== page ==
Stephen, my friend, Western Europe ain't no pushover like its eastern brethren. We're talking about the home of the United Kingdom, France, Germany, and Italy, each with a higher GDP than all of South America combined. And while you're talking about social dilemmas, why not focus on the burdens of high birth rates, poor education, and a lack of social safety nets that plague much of South America? A little respect, please, for some of the greatest production engines on Earth. In aggregate, Western Europe outstrips even the good old U.S. of A.

I'm not even sure that Stephen believes his own arguments. All the "mays" and "mights" in his piece sound like damning with faint praise. Hey, this time it "might" be different! (It usually isn't.)

Look, I like a great "story" as much as the next Fool does. But having optimism about the future is very different from investing in that future. Optimism takes time -- often too much time -- and nearly always takes far longer than the optimist expects. Investors must be exacting and ruthless in their reasoning. A stock that takes longer than expected to develop delivers its cash flows at a later date -- which makes those cash flows worth less today.

Characterizing Western Europe as stodgy and mature completely ignores the new, high-growth businesses it's generating, such as TomTom, PartyGaming, or Synthes. And it's hardly logical to extrapolate General Electric's (NYSE:GE) lack of 10-bagger opportunities to all of Western Europe. There will be 10-baggers in Western Europe and South America alike -- but the ones in Western Europe will be safer.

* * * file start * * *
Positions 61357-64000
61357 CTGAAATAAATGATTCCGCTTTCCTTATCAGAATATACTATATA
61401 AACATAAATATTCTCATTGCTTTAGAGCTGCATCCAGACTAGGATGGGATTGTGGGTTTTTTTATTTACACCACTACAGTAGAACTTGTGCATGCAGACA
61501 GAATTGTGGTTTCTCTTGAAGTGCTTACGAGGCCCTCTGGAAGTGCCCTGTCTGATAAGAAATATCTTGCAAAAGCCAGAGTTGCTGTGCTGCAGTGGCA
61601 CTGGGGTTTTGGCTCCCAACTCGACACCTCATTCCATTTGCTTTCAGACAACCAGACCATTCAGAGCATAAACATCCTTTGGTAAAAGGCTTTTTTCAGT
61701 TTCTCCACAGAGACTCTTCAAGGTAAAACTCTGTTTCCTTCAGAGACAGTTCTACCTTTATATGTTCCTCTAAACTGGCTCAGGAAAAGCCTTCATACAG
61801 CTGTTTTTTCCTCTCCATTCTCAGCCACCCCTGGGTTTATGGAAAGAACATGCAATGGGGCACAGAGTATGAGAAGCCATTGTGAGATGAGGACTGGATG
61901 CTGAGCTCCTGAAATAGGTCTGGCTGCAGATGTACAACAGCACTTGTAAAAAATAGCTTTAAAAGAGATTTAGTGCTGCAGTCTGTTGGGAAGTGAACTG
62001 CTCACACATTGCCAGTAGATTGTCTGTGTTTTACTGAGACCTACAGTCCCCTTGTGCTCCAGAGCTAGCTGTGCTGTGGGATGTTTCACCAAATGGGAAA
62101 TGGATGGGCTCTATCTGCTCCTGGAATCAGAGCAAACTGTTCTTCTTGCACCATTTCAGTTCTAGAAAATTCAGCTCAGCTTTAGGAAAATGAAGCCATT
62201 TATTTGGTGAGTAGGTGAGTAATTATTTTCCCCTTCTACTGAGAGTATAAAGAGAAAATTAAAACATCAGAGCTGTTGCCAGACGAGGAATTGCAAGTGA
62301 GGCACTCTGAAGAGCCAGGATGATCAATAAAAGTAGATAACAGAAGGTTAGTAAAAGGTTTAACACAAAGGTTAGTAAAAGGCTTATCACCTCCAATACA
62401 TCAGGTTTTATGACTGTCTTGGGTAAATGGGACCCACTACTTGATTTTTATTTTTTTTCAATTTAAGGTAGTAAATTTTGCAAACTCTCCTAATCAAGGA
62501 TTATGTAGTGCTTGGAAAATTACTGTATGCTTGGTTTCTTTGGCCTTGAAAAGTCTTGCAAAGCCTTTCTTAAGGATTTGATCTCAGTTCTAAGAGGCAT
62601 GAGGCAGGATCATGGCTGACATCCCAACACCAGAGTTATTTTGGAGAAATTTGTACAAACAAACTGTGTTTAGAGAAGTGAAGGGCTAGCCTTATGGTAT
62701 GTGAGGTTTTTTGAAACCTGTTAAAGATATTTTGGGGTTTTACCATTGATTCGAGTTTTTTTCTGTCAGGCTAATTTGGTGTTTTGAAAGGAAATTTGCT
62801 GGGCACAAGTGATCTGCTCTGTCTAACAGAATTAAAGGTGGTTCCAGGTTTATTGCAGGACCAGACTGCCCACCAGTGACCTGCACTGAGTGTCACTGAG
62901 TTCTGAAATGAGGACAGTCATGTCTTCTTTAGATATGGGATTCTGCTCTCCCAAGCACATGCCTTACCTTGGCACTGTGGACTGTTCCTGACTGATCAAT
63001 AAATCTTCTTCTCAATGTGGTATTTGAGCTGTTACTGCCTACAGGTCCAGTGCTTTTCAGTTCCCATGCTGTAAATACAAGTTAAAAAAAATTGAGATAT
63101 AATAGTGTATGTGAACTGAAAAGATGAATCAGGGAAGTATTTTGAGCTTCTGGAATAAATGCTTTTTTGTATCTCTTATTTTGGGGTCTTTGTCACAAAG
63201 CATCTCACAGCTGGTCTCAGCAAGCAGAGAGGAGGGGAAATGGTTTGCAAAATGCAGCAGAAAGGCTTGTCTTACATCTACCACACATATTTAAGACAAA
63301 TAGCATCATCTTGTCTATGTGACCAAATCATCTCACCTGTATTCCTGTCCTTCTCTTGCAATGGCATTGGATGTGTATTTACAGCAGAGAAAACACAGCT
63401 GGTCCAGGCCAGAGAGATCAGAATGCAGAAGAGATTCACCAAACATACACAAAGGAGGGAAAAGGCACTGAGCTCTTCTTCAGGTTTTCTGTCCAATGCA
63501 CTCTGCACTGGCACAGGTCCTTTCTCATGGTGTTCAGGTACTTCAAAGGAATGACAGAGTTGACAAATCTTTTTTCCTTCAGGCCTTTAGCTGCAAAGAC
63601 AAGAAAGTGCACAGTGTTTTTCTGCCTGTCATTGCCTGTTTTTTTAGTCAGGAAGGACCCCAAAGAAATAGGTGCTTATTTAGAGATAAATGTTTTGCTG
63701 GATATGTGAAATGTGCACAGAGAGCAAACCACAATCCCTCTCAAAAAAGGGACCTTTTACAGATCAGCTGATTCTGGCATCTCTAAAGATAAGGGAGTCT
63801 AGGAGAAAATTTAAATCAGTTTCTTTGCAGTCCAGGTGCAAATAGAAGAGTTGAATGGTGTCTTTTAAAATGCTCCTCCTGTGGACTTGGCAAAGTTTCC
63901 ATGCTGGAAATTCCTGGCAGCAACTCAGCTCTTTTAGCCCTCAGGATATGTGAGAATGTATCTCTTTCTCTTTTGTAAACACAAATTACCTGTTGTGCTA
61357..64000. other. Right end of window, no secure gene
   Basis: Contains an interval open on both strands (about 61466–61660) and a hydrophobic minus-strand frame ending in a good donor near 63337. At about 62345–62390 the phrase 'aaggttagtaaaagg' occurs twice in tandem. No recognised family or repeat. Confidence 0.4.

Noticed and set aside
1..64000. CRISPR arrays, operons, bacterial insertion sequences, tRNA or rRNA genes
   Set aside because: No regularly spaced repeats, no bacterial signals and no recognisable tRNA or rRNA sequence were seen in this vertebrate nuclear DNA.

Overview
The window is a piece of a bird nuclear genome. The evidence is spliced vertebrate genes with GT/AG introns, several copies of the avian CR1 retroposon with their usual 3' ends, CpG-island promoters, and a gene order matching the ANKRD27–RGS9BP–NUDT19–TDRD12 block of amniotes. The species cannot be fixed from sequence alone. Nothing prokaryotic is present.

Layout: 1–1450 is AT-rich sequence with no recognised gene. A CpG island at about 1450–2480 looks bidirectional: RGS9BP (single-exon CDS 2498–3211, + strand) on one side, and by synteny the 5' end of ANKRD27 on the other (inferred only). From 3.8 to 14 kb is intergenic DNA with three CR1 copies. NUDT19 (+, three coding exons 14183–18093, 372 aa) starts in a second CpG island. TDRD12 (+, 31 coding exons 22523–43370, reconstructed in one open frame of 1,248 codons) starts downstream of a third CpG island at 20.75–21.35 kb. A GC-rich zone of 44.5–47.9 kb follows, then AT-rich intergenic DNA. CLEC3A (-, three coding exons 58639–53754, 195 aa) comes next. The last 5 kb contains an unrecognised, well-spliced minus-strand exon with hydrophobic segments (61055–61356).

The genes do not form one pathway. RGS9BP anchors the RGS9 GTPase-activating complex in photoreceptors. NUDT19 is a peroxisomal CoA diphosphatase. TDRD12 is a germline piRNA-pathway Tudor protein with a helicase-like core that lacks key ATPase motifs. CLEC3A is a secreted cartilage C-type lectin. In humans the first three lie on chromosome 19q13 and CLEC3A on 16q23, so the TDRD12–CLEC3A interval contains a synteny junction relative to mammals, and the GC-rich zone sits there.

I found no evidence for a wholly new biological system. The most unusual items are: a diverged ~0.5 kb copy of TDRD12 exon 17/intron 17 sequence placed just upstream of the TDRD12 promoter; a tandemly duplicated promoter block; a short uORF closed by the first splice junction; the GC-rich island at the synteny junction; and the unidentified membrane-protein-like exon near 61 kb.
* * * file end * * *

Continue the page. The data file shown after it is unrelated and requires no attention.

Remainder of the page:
Of course, Western Europe's nations see South America as an important future growth driver. But let's realize who the big winners in such a transaction will be. Just like China, Western Europe gets cheap labor from South America to manufacture its goods. The jobs it creates in South America improve that region's standard of living, creating a greater appetite and a more affluent market for Western Europe's consumer goods. As the high profits generated in South America flow back to Western Europe, the New World buyers may benefit -- but the Old World sellers will benefit more.

Western Europe is facing South America in this Investing World Cup second-round match. Go back to the intro page to navigate your way to another part of this contest, and then vote for the region that you think should advance to the final round of the tournament!

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Fool contributor Jim Gillies owns no shares of any company mentioned. He is a member of the Motley Fool Hidden Gems newsletter team.

This article represents the opinion of one Fool and should in no way be taken as the opinion of either The Motley Fool, Inc., or the company in question, or as representative of anyone or anything other than that specific Fool's thoughts. So before buying, do your homework and review The Motley Fool's superbly sportsmanlike disclosure policy .